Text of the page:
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Walmart, Amazon part of Missouri’s waiver request for SNAP benefits to cover online grocery purchases

   

The Missouri Department of Social Services (DSS) has officially applied for a waiver to allow individuals to purchase groceries online with Supplemental Nutrition Assistance Program (SNAP) benefits. 

The department submitted a waiver to the U.S. Department of Agriculture (USDA) on April 17, just one day after Gov. Mike Parson said the change was “important” as Missouri continues to grapple with the persisting coronavirus pandemic. Amazon and Walmart have agreed to be retailers for such purchases in Missouri although the state’s waiver does ask that additional grocery retailers be included, DSS said in a news release. 

“Food Stamp households should have the same opportunity to practice social distancing and minimize the risk of exposure to COVID-19 as any Missourian making food purchases,” Jennifer Tidball, acting director of DSS, said in a statement. “Online food purchasing with an EBT card is a necessary option. The waiver submission is the first step in the process. I am hopeful we can work with USDA to get a quick approval for Missouri SNAP households.” 

The push for the waiver comes as Missouri is under a statewide stay at home order, and individuals are asked to practice social distancing and find alternative ways to buy essential items, including by utilizing pick-up or delivery services. 

However, SNAP benefits cannot be used to purchase groceries online without a waiver from the federal government. 

USDA launched a pilot program in April 2019 allowing online purchasing with SNAP benefits in New York. Washington joined the program in January 2020; Alabama, Iowa, and Oregon were included in March; and Nebraska was added in April. 

Additionally, Arizona, California, Idaho, North Carolina, and Washington, D.C., have been approved to implement online purchasing in April or May.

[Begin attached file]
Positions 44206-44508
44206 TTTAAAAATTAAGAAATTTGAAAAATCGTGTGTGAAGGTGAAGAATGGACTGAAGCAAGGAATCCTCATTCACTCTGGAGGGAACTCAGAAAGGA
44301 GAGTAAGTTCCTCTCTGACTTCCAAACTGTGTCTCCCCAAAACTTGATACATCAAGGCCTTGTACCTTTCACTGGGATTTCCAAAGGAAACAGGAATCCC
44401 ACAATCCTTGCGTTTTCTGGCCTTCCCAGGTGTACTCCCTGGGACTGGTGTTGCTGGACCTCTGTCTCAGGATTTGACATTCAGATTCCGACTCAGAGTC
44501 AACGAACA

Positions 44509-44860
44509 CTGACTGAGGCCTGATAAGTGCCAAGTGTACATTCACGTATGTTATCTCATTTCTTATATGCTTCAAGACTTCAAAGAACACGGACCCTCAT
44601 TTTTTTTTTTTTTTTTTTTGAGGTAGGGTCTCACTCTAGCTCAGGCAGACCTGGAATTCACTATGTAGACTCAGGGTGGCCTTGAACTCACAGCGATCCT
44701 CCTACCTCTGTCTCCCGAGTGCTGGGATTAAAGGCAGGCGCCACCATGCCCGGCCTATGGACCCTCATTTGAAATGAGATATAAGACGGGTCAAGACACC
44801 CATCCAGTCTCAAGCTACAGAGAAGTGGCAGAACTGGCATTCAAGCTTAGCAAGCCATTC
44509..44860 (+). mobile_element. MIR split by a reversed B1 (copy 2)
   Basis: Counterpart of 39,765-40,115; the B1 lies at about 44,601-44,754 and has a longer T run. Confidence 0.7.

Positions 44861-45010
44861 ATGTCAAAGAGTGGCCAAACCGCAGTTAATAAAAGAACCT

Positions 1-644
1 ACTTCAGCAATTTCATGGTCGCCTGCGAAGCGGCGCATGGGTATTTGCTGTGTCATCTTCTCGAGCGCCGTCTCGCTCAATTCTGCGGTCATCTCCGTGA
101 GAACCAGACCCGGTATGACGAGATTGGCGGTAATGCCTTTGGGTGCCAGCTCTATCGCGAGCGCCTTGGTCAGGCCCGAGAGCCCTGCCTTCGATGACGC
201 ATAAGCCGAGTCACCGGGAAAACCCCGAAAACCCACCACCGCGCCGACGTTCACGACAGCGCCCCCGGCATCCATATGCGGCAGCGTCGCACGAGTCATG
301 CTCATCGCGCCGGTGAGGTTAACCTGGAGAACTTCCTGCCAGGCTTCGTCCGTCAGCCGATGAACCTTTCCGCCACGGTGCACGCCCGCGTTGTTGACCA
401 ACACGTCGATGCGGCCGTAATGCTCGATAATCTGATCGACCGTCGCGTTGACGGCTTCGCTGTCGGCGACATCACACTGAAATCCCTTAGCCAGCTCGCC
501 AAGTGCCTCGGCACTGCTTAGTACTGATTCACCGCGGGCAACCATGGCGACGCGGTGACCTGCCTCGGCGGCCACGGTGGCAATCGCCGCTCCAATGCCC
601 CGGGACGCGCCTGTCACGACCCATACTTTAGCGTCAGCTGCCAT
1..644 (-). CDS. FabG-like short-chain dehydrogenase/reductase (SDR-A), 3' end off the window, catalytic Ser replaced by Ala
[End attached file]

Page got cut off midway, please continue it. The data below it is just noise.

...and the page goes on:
Both Amazon and Walmart are retailers for all of the states with the program up and running. Alabama and New York have additional retailers as well. 

Under the program, only eligible food can be bought using SNAP benefits. Delivery fees and other related charges are not covered by SNAP benefits, the USDA said. 

More than 750,000 Missourians had SNAP benefits per month in 2017, according to data from the USDA. The Missouri Budget Project estimates the number of people requiring food assistance during the coronavirus pandemic will at least equal — if not surpass — the quarter-million increase during the Great Recession. 

As businesses remain closed during the persisting global pandemic, Missouri saw more than 101,700 initial unemployment claims for the week ending April 11. The state totaled more than 91,000 claims the week prior with at least 76,000 of those related to coronavirus. The previous week saw 104,230 claims with more than 89,000 related to COVID-19. 

State Rep. Kip Kendrick, a Democrat whose district encompasses the Columbia area, has emerged as a strong advocate for getting Missouri into the program. 

“This is just another example of red tape we can cut through to improve the health and safety of Missourians,” Kendrick previously told The Missouri Times. 

“Missourians are being asked to stay home to protect their own health and safety, and others in their communities. Making sure they can still get the things they need during this emergency while doing their part to stop the spread of the coronavirus is just common sense,” U.S. Senator Roy Blunt previously told The Missouri Times. “I will continue working with the Missouri Department of Social Services to ensure they have the resources and flexibility they need to help families respond to the challenges they’re facing.”

Missouri has been under a stay at home order since April 6, but grocery stores have remained open. Many have dedicated at least an hour each morning for elderly, pregnant, and other at-risk individuals to shop. Stores have put out social distancing remainders, erected plexiglass at checkout counters, and encouraged patrons to wear masks

Parson extended that order through early May. 


EDITOR’S NOTE: For up-to-date information on coronavirus, check with the CDC and DHSS.